I have heard some judges admit that they fear the level of authority wielded by prosecutors. This creates a situation where they are unlikely to hand down a verdict of not guilty—a decision that would nearly always lead to the prosecution appealing the verdict, potentially overturning the decision in the higher court. This makes it exceedingly difficult for judges to acquit a defendant.
Convictions Across the Board
INTERVIEWER How does Japan’s conviction rate compare to other countries?
MURAOKA The conviction rate in most countries, including those with plea bargain systems, is generally over 90 percent. Many trials do end in acquittals, though. By comparison, Japan’s 99.9 percent conviction rate is unnaturally high.
Prosecutors in any country generally pursue cases where they are confident of a positive outcome. However, they are still required to prove the defendant’s guilt beyond a reasonable doubt. Japan’s conviction rate creeping toward 100 percent has raised red flags among legal scholars overseas who question whether judges are actually ruling according to the law or are merely deferring to the prosecution.
Some experts suggest that Japan’s overemphasis on achieving just results at the expense of protecting the rights of the accused results in “rough justice,” although I think the situation can be explained partially in terms of different legal cultures. In Britain, for example, prosecutors use what is called the “51 percent rule” as a baseline in deciding whether to pursue a case, with the figure describing their confidence that a jury will decide in their favor. In Japan, going to trial with such a low level of assuredness of the outcome would be unthinkable.
The Recidivism Rate Numbers Game
INTERVIEWER Japan’s recidivism rate is said to be high, but is this really the case?
MURAI The Japanese press like to make a big deal about the recidivism rate, but there are a lot of factors that make it an inaccurate gauge of crime. It is better to focus on the actual number of reoffenders, which is declining.
In 2016 the recidivism rate was 48.7 percent, which admittedly is high. However, authorities came up with that figure by comparing overall crime figures against first-time offenders. This masks the fact that crime is on the decline overall and makes it seem that recidivism is growing.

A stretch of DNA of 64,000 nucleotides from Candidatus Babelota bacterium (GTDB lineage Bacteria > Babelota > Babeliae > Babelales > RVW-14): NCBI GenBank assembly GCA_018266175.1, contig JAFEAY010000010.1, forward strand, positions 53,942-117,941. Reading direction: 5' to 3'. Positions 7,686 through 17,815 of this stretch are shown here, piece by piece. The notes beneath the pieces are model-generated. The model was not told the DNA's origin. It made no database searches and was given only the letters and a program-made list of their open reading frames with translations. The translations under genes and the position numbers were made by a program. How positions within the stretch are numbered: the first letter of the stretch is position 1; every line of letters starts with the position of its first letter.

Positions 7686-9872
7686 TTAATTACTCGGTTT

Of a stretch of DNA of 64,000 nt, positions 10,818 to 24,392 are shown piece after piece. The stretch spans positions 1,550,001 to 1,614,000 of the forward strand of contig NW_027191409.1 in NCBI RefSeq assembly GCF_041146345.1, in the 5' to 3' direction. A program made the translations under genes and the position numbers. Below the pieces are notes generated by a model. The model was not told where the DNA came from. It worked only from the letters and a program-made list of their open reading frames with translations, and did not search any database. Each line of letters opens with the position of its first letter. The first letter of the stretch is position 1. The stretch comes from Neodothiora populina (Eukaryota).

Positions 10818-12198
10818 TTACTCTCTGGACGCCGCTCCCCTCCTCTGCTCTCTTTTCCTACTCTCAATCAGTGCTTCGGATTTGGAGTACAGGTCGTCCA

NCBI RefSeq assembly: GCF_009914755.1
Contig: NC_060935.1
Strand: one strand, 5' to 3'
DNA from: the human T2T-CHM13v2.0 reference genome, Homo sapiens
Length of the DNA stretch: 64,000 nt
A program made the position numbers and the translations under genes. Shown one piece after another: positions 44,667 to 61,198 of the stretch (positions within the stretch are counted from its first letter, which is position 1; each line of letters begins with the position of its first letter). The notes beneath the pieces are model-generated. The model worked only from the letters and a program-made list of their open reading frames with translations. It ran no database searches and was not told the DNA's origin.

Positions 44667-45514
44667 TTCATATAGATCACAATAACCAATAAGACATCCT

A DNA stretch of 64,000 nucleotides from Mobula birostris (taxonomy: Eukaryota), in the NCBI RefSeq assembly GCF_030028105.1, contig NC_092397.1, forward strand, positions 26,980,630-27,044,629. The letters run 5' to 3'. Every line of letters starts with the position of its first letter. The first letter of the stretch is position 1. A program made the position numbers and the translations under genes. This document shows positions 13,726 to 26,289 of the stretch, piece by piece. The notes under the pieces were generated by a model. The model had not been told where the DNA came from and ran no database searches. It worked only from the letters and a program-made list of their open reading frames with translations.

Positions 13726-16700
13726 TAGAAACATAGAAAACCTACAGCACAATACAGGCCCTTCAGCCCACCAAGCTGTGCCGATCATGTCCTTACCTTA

MURAI The press likes to focus on the negative aspects of Japan’s penal system while ignoring the falling number of reoffenders. Japanese prisons actually have a very good reputation internationally. Prisoners go through rehabilitation programs aimed at helping them return to society and keeping them from reoffending. By comparison, the penal systems in many countries just lock prisoners away, making it hard for them to integrate back into society when they finally get out.
While there are positive aspects of Japan’s correctional system, it’s also important to recognize the problems. One is the military-style organization of prisons. Inmates must adhere to a long list of regulations, including how they fold bedding and wash their face. You’d be hard-pressed to find such a long litany of rules as those that exist in Japanese prisons, and Japan has drawn international criticism for this martinetish approach.
The most pressing issue, though, is the poor level of medical care. Inmates become ill like other people, but because they are incarcerated they have limited options for treatment, and health conditions often go unattended. This situation is of great concern to inmates and can only be described as unjust. The Ministry of Justice is working to address the issue, but has yet to come up with a solution.
(Originally published in Japanese based on an interview by Takahashi Yuki of Power News. Interview photos by Igasaki Shinobu. Banner photo: A trial takes place in March 2018 at the Naha District Court. © Jiji.)